Microsoft Nokia maybe all ready to get cracking at the smartphone market on the same day as Apple announces the release of its new iPad. If reports are to be believed, Nokia is all set to launch a slew of new mobile devices on Tuesday at an event in Abu Dhabi. The expected launch, which includes six new devices, will be the first major product launch by Nokia since its handset division was taken over for $7.17 billion by Microsoft.
According to the Wall Street Journal, "the beefed-up range of Nokia products" set for release includes its "first tablet computer and so-called phablet devices."
Gigaom also reports that the expected launched could include, "Nokia's first effort at a Windows RT tablet which is expected to debut for $499 with an integrated LTE option on Verizon's network."
Nokia is also expected to unveil its large handset devices, which Gigaon says could be perhaps as big as 6-inches in size.
According to Gigaom, this could be particularly so, as Microsoft had last week had announced Windows Phone support for larger and full HD displays.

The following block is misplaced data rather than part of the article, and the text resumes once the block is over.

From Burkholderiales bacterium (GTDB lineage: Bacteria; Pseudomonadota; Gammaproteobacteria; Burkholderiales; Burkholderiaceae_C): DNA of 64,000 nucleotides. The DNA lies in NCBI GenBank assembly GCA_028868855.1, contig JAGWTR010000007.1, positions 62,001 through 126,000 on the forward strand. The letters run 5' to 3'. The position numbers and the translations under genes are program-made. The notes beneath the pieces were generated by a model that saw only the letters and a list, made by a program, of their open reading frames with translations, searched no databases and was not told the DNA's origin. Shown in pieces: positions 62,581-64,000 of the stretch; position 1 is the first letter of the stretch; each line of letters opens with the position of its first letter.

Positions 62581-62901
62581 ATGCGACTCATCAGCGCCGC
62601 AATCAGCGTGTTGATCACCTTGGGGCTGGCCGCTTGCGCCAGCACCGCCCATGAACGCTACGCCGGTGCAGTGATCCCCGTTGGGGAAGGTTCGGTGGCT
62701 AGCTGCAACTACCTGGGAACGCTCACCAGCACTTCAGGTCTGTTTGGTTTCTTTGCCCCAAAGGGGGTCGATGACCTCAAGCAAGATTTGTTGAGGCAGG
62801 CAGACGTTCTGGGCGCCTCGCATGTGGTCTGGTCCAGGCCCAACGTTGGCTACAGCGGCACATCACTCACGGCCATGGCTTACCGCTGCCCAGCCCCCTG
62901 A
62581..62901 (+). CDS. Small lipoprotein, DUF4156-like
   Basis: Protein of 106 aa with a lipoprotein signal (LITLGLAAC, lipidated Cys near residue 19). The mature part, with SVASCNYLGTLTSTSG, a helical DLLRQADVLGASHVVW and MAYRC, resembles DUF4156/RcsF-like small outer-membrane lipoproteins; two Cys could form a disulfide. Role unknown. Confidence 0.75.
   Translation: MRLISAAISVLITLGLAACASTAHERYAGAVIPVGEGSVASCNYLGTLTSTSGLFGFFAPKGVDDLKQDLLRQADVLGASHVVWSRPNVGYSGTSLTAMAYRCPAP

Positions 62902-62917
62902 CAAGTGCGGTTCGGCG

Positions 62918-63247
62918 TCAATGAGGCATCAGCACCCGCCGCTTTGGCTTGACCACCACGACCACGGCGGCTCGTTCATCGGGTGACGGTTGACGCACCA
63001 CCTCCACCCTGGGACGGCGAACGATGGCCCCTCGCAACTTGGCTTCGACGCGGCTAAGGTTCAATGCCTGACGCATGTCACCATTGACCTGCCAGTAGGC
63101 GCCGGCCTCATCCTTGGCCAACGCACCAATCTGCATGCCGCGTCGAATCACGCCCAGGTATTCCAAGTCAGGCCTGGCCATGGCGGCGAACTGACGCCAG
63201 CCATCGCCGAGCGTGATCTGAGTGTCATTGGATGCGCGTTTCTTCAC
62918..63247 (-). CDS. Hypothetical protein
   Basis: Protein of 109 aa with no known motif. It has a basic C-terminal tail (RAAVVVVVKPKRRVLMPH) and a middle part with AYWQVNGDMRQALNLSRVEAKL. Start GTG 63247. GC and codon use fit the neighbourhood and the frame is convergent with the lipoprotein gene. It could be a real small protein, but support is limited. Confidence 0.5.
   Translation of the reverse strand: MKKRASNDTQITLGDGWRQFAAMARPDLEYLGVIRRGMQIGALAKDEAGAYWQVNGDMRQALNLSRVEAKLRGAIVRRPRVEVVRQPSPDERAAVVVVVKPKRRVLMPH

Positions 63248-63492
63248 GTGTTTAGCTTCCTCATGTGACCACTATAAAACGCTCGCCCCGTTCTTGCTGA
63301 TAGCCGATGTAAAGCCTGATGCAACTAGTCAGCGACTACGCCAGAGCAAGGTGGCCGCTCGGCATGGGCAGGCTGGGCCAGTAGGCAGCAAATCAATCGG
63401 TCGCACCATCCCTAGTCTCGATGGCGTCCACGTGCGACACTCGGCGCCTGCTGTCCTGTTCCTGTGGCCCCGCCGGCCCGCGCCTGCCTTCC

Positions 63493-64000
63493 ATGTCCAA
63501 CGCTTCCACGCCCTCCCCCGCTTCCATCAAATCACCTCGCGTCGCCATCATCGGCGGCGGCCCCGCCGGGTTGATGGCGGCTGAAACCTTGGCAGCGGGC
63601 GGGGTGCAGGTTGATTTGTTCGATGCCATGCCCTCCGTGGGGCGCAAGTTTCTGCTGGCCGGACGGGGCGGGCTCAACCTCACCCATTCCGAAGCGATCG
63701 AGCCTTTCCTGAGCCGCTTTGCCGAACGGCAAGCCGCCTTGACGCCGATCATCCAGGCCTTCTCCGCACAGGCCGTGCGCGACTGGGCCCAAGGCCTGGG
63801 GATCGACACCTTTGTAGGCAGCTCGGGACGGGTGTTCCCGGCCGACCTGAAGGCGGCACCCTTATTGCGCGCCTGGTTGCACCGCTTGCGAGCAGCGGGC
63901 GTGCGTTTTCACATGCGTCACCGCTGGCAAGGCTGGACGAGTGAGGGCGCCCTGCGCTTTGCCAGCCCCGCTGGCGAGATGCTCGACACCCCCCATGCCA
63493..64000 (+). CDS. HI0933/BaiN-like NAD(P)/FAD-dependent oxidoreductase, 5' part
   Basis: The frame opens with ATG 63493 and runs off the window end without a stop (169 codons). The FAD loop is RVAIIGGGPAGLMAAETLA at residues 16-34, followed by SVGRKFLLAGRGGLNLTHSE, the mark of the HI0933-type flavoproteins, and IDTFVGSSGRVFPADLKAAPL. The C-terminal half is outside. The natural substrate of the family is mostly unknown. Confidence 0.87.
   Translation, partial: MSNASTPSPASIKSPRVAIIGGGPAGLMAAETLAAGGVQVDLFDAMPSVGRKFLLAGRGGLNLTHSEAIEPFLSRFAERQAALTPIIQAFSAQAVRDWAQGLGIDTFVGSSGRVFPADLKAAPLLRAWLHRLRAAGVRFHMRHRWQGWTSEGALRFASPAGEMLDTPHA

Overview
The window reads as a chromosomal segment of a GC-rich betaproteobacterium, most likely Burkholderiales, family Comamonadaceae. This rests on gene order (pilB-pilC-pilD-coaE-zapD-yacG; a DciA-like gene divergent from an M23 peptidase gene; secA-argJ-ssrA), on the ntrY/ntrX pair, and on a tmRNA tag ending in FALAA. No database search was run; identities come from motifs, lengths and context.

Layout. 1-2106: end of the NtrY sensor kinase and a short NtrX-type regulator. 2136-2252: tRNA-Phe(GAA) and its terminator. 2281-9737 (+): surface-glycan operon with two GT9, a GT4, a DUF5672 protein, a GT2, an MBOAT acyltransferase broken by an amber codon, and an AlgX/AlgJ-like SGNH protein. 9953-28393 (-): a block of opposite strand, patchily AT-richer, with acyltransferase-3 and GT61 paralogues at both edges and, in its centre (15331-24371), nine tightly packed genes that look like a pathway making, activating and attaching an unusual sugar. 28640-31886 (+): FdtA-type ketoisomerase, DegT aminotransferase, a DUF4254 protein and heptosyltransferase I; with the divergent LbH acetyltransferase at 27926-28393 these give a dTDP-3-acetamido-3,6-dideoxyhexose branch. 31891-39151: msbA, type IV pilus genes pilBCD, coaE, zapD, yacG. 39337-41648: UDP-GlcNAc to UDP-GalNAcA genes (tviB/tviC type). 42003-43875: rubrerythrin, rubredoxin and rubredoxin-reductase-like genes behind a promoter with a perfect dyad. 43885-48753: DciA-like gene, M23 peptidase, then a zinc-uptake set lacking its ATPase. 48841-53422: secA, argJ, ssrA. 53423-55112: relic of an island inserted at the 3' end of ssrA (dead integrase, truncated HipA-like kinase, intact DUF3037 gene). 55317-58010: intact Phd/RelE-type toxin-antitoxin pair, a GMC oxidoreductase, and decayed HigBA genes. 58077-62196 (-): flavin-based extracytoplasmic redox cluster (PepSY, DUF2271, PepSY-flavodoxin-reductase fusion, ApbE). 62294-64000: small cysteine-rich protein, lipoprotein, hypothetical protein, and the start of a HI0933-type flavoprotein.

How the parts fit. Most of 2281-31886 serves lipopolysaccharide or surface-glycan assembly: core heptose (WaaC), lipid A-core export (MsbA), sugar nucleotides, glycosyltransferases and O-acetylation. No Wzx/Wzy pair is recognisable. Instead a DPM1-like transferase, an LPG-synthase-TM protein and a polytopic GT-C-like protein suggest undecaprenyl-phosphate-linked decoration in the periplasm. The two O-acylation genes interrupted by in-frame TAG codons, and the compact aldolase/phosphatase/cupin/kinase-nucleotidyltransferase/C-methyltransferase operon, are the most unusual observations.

Lately, Microsoft has been facing problems with the hardware manufacturing partners, who feel, the company may be in the process competing against them, with the launch of its own home-grown devices.
Now that Microsoft owns its own hardware manufacturing division from Nokia, the proposed launch of these six mobile devices is expected to signal Microsoft's intentions to enter the smartphone and phablet market in a big way.
Now Microsoft does not need to depend on hardware manufactures any longer.
Launching on the same day as Apple unveils its new iPad will also indicate an aggressive posturing by the company for market watchers.
According to Gigaom, that's "partially why Nokia's ex-CEO, Stephen Elop - who is once again a Microsoft employee - is an obvious name in the running to replace Steve Ballmer."
WSJ, meanwhile, reports that "Mr. Elop has been on a whirlwind tour visiting employees on several continents (sometimes accompanied by Mr. Ballmer) and meeting with board members, according to people familiar with his schedule.
The newspaper says that Mr Elop's hope at Microsoft depends on his capacity to end the engineering friction between Microsoft and Nokia and "marketing mishaps that defined the Windows Phone strategy to date."
With so much at stake, the expected launch on Tuesday will be a much awaited affair.
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